Solo shows have a bad rep. When fringe theatre gets parodied, the image is often a lone actor droning on about some hobbyhorse subject. At the other end of the spectrum, are deranged, egotistical celebrities cashing in on their previous glories. Remember David Hasselhoff's one-man Edinburgh outing?
Even Simon Callow, a veteran of a dozen such solos, the latest of which, A Christmas Carol, has just finished a West End run, admits that the form is much-maligned. "People think, 'God, one-man shows, the horror, the horror,'" the sonorous actor says, "The cliché is some actor letting off steam, showing off and strutting around, but it doesn't have to be anything like that at all."
Ben Monks and Will Young, creative producers at the Tristan Bates Theatre in London, certainly hope not. This month, they're hosting First: A Season of Solo Performances, the line-up for which spans comedy, cabaret, dance and horror, as well as biographical and autobiographical shows.
"We wanted to explore whether, in addition to belonging to those individual genres, solo performance can be considered a genre in its own right," explains Monks, "and if it can, what are its rules and how does it work?" That question has two sides: artistic and practical. Monks believes the form is undervalued, and says many of the First shows would struggle to fill a three-week run alone, even in a small theatre like the Tristan Bates. "A number of these pieces simply couldn't survive without a framework within which to operate. It's about trying to find a model for bringing all that work together."
As a result, First's programme is gloriously diverse. Rebecca Peyton's Sometimes I Laugh Like My Sister is an account of her sister's work – and death – in Somalia, while Tayo Aluko's Call Mr Robeson charts the life of the black actor and civil rights activist Paul Robeson and Lucy Roslyn's The State vs John Hayes is based on experiences of real Death Row inmates. At the other end of the spectrum are Pete Searles, a comedy storyteller, and Charlie Dupré's rap tour of Shakespeare's plays.
Monks is adamant that the "historical perception that solo shows are safe or uninteresting" holds no truck, pointing to Callow and the polymath comedian Daniel Kitson, both of whom "appeal to mass audiences, as well as fringe shows, where the integrity of the ideas and artistic intent is no less than any ensemble production".
Callow goes further, arguing that solo shows have their own particular attraction. "Rightly or wrongly, it's very impressive to many audience members that one can stand onstage for two hours alone. It isn't, but people think that's a bit astonishing in itself."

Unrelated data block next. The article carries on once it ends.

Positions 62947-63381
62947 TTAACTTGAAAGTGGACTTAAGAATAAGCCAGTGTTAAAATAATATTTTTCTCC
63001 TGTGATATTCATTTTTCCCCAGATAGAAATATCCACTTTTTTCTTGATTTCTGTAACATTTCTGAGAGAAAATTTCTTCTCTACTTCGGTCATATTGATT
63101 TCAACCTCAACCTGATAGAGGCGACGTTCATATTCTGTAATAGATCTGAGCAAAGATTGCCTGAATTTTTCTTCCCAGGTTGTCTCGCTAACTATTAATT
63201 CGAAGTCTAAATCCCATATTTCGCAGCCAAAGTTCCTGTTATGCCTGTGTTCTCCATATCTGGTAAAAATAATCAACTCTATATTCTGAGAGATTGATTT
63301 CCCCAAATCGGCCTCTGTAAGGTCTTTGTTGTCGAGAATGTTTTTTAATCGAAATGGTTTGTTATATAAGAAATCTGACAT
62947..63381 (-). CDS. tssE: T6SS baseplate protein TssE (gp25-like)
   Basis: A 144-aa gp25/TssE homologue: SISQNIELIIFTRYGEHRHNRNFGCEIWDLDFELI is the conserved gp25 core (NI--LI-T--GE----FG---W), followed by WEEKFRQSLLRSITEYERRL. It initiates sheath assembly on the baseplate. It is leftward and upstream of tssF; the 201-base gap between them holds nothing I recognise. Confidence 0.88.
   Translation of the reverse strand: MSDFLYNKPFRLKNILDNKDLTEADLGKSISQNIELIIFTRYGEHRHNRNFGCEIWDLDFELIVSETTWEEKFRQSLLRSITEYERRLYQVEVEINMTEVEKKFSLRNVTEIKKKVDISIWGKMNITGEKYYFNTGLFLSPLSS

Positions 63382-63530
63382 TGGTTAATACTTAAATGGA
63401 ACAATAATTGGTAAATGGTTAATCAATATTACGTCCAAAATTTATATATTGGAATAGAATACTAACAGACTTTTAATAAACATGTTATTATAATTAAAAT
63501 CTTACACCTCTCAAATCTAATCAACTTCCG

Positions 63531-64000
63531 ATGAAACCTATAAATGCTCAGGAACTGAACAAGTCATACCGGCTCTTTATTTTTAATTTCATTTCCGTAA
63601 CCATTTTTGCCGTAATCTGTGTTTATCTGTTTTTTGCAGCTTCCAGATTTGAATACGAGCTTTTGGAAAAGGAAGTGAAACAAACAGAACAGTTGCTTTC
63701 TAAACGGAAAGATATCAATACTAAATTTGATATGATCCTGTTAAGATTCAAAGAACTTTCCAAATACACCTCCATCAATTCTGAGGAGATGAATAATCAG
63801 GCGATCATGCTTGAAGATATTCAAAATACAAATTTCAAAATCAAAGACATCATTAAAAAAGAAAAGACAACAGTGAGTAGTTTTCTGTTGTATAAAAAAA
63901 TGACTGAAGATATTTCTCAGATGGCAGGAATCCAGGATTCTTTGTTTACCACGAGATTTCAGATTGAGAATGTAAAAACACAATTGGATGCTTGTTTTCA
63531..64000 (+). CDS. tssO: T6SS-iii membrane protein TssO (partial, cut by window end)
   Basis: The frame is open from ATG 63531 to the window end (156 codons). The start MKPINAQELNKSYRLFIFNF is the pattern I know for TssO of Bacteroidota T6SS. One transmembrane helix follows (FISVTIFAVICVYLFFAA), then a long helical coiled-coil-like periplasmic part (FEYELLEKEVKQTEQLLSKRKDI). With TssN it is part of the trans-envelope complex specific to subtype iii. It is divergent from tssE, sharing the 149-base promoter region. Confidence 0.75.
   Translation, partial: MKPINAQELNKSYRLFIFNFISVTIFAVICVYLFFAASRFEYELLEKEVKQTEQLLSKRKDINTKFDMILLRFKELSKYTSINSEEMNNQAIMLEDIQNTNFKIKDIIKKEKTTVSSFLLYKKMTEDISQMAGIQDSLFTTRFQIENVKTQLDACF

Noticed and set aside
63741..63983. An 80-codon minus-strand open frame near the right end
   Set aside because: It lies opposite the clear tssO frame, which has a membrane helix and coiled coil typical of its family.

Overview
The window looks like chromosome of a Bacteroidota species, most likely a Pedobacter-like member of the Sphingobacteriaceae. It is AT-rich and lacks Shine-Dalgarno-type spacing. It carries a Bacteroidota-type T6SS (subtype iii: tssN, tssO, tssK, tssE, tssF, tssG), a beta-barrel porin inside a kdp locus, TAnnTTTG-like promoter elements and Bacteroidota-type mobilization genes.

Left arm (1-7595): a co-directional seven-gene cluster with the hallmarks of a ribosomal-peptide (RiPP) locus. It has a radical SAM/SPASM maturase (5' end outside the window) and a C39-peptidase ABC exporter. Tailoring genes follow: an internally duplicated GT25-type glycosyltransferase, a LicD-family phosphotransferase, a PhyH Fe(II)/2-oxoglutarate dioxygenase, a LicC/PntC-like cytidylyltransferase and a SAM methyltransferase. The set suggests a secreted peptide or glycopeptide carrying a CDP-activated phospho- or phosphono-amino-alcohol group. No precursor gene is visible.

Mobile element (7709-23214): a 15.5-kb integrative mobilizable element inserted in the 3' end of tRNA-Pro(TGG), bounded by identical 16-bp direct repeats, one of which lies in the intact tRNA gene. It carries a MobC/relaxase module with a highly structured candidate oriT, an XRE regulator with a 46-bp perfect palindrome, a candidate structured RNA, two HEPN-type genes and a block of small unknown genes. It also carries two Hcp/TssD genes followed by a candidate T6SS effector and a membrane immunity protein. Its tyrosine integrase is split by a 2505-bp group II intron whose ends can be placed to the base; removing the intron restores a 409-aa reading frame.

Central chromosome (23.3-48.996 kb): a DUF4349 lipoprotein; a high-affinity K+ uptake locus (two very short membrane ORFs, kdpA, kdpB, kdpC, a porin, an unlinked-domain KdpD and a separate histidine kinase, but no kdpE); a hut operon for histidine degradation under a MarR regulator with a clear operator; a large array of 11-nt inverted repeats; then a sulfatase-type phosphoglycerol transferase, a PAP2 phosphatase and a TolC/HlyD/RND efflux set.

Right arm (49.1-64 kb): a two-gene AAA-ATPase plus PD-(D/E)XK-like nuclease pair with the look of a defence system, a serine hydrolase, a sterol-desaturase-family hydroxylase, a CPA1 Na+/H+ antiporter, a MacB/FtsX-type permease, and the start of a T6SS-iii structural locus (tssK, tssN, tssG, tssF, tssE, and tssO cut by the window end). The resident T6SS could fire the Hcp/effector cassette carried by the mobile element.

Tim Etchells, who has made several solo shows alongside company work with Forced Entertainment, believes that's fair. When you're performing alone, he says, "the pressure is never off. Nobody else can mess it up for you, which is a good thing, but nobody else can rescue it either."
"You have to latch onto the very particular quality that performer has. In a sense, they're your material. As much as what they're saying or doing, the presence of that person is something you have to articulate." Here, virtuosity can play its part, but for Callow that's "not just about being very brilliant. It's a question of subtle changes, instantaneous changes. Solo performance celebrates the art of acting. It takes you into the key aspect: shape-shifting. You've got no make-up, no costume, only your imagination and your sense of playfulness to create a character."
It's no coincidence that First is on at the Tristan Bates Theatre, given its attachment to the Actors Centre. In a notoriously precarious industry, it can empower actors to take control of their own careers. As Callow puts it, "No matter how smart the design or how sharp the writing, it's all down to the actor communicating with an audience. Without that, there's nothing."
'First: A Season of Solo Performance', Tristan Bates Theatre, London WC2 (020 7240 6283; tristanbatestheatre.co.uk) 9-26 January